is the process of applying a protective zinc coating to steel or iron,to prevent rusting. The most common method is hot-dip galvanizing in which parts are submerged in a bath of molten zinc.
Galvanizing protects in two ways:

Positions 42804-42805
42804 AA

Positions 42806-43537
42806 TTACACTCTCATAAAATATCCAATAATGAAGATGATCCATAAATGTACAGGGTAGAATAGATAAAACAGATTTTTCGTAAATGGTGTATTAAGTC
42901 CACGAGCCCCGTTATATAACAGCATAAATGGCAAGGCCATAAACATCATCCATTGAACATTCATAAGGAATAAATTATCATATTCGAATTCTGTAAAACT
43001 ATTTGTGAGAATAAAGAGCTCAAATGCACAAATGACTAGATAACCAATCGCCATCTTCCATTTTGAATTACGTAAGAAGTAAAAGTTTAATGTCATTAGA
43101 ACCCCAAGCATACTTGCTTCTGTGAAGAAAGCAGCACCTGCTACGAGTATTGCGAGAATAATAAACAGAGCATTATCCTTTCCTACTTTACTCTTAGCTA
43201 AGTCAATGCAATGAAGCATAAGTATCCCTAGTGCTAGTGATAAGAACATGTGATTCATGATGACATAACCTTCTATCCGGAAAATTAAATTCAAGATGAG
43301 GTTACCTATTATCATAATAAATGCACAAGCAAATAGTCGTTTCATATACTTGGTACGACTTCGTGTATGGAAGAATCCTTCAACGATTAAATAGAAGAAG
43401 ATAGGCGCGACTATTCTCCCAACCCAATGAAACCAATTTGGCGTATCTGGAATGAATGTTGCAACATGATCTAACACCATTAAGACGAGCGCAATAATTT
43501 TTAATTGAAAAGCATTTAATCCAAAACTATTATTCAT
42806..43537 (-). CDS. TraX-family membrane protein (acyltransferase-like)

It forms a coating of corrosion-resistant zinc which prevents corrosive substances from reaching the more delicate part of the metal. The zinc serves as a sacrifical anacode so that even if the coating is scratched, the exposed steel will still be protected by the remaining zinc. The zinc protects its base metal by corroding before iron, for better results application of chromates over zinc is also seen as an industrial trend. Hot-dip galvanizing deposits a thick robust layer of zinc iron alloys on the surface of a steel item. In the case of automobile bodies, where additional decorative coatings of paint will be applied, a thinner form of galvanizing is applied by electrogalvanizing.